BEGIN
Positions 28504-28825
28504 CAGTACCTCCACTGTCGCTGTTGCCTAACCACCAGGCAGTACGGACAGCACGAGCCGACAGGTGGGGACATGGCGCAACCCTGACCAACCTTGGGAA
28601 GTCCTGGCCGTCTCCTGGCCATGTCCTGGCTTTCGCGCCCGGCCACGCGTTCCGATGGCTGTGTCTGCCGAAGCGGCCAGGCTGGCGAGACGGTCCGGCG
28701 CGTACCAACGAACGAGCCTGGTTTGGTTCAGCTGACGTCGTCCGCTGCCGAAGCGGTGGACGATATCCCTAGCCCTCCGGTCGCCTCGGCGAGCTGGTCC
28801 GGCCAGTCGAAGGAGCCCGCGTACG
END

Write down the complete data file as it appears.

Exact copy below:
Positions 28504-28825
28504 CAGTACCTCCACTGTCGCTGTTGCCTAACCACCAGGCAGTACGGACAGCACGAGCCGACAGGTGGGGACATGGCGCAACCCTGACCAACCTTGGGAA
28601 GTCCTGGCCGTCTCCTGGCCATGTCCTGGCTTTCGCGCCCGGCCACGCGTTCCGATGGCTGTGTCTGCCGAAGCGGCCAGGCTGGCGAGACGGTCCGGCG
28701 CGTACCAACGAACGAGCCTGGTTTGGTTCAGCTGACGTCGTCCGCTGCCGAAGCGGTGGACGATATCCCTAGCCCTCCGGTCGCCTCGGCGAGCTGGTCC
28801 GGCCAGTCGAAGGAGCCCGCGTACG